Apple maggot fly traps

By Terence Bradshaw

The time has come to hang apple maggot fly (AMF) traps in Vermont orchards. Last year, we saw higher populations state-wide, for which I don’t really have a good explanation. These are some of the easiest pests to manage using an IPM strategy, so there’s really no excuse. The idea is to assess the population in the orchard before applying prophylactic sprays. By using red sticky traps, you can time treatments for best effectiveness, and maybe even skip treatments if the populations are low enough. Traps are red plastic balls that you coat with Tanglefoot adhesive. Kits including traps and adhesive are available from Gemplers and Great Lakes IPM.

Traps should be hung at least four per 10-acre block, preferably at the orchard perimeter and especially near sources of the insect, like wild or unmanaged apples. Placement in the tree should be about head-height, and surrounding foliage should be trimmed away- this trap is largely visual, and you should be able to see it from 10-20 yards away. The traps may be baited with an apple essence lure that improves their attractiveness dramatically. For monitoring to time sprays, unbaited traps that catch one fly per block (as an average of all the traps in the block) would warrant treatment; the lure makes them much more attractive such that you can wait until an average of five flies per trap are caught before treating. For most growers, the main insecticide used against AMF is Assail, Imidan also works but it has a long reentry interval and tends to leave visible residue on fruit. For organic growers, Surround works well, but its use in midsummer may increase European red mites, and it can be hard to remove at harvest; spinosad (Entrust) works pretty well too. First AMF treatment is still a few weeks off, most likely

It is summer lepidoptera season, and treatment should be on everyone’s minds, especially for codling moth (CM) and obliquebanded leafroller (OBLR). CM are active and eggs hatching or soon to hatch across the state, so growers who have caught CM in their traps or who often have issues with this pest (that’s most everyone) should apply something effective against them soon. Very specific materials like insect growth regulators (Intrepid, Rimon) or granulosis virus (Madex, Cyd-X) can be used that are very safe to non-target insects. One or two applications of a material should suffice for first generation. OBLR are just showing up in traps, and treatment should be timed at 360 degree days (base 43°F) after first catch. There is a NEWA model for this pest, and a material like Bt (Dipel, etc.) is effective (but not against CM).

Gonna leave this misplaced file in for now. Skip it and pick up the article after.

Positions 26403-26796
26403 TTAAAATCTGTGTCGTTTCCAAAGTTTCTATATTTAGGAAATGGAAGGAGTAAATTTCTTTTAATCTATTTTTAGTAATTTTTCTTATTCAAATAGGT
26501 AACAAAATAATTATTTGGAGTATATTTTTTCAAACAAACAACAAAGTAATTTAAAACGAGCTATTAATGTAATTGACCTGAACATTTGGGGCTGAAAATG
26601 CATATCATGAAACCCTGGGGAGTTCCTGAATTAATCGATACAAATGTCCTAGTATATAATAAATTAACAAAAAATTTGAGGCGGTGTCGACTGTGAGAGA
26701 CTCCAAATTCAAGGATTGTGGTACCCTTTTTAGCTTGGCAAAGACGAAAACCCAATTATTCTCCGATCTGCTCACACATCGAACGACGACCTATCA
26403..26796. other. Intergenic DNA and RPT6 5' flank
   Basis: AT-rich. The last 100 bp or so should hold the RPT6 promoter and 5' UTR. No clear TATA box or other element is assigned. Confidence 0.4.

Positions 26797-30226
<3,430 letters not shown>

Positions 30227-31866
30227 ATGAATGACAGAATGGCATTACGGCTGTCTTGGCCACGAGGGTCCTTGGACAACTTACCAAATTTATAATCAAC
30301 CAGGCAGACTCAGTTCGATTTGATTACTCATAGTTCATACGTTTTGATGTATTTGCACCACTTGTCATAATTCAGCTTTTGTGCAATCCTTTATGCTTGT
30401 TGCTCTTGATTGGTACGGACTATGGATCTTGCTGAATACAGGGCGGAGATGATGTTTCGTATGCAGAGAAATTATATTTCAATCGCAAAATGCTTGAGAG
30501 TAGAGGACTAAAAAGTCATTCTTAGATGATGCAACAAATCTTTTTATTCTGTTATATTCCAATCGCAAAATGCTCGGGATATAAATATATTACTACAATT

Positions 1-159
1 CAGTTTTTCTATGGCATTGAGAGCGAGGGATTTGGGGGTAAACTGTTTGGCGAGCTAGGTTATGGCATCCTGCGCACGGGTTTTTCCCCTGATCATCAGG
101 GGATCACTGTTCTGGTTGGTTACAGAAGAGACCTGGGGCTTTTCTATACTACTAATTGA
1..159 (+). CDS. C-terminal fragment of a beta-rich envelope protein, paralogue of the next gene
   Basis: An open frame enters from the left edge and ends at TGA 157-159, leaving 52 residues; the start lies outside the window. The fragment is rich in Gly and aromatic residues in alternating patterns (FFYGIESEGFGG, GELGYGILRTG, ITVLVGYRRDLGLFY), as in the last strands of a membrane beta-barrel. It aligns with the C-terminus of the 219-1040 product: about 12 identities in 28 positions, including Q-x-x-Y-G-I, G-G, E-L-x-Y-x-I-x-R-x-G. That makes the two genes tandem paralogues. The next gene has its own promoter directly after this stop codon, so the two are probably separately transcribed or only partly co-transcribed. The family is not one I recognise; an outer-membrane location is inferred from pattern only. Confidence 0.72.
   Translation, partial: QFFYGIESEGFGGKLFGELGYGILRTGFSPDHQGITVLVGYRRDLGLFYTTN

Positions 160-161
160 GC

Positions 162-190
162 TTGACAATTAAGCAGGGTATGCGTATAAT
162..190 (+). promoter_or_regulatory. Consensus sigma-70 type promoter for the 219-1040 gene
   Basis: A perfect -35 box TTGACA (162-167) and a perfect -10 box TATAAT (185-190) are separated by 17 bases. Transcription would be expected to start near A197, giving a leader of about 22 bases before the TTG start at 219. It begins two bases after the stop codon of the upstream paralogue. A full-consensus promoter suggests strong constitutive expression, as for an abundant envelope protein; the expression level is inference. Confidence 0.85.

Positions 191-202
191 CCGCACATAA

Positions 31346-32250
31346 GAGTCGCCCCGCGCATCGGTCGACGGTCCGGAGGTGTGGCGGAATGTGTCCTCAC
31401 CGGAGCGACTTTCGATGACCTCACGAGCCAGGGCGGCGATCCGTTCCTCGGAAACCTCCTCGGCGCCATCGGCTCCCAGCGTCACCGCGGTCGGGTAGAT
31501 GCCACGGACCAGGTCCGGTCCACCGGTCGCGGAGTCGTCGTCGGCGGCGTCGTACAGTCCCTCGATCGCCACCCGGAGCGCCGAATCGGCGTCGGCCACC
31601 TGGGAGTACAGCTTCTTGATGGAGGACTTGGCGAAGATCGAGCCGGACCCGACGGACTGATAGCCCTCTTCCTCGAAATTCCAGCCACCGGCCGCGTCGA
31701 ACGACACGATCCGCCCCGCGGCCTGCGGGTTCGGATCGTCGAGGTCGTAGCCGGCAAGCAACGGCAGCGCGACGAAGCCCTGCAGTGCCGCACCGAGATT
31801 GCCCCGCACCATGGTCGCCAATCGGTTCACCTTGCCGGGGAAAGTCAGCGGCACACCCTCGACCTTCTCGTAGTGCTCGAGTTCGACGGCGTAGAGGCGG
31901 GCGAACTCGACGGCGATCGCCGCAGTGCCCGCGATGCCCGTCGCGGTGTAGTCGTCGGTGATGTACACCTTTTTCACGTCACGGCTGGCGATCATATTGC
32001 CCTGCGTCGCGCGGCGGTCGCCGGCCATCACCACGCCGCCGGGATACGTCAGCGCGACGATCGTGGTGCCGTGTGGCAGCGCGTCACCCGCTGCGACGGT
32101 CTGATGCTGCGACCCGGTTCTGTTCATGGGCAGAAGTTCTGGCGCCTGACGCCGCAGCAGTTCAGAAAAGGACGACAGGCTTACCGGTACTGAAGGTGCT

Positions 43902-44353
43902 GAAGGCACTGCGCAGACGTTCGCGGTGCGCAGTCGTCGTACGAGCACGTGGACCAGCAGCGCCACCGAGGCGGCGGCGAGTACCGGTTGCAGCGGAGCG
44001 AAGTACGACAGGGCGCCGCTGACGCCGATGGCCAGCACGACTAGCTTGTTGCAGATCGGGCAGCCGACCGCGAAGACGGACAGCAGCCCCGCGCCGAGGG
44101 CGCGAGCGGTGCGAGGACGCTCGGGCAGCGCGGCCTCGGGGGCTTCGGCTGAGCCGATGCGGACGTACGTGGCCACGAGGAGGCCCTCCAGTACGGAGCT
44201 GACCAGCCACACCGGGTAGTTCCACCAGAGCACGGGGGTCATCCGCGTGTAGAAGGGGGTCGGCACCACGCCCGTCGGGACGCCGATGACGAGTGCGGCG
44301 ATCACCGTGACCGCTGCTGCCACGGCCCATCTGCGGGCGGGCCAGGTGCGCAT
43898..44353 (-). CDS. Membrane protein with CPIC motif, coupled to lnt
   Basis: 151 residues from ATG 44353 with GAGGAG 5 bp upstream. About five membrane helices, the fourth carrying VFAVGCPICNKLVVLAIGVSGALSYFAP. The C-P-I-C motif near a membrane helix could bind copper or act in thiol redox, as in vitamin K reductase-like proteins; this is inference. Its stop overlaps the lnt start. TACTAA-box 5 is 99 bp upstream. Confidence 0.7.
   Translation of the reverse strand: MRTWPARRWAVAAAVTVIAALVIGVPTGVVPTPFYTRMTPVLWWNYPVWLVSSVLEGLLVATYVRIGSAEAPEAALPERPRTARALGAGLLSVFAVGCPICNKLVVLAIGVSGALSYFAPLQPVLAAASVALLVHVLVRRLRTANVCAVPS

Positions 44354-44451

Mites are a no-show statewide. Keep scouting leaves, as their populations can grow very quickly, especially as the weather heats up.

Diseases: keep checking on your scab, if you have none (I mean none), then it’s okay to relax. The summer diseases sooty blotch and flyspeck are of concern now, but they require 270 hours of leaf wetness for lesions to form, so fungicide coverage between that period should be maintained. Keep in mind that one inch of rain washes off half of your coverage, after two inches, it’s gone.

Enjoy the holiday this week and remember that trees shouldn’t be sprayed when it’s over 80-85, and application of sulfur, captan, and other potentially phytotoxic materials should be avoided when hot weather is in the forecast for the next couple of days.

Where trade names or commercial products are used for identification,

no discrimination is intended and no endorsement is implied.

Always read the label before using any pesticide.

The label is the legal document for the product use.

Disregard any information in this message if it is in conflict with the


The UVM Tree Fruit and Viticulture Program is supported by the

University of Vermont Agriculture Experiment Station, a USDA NIFA E-IPM

Grant, and USDA Risk Management Agency Funds.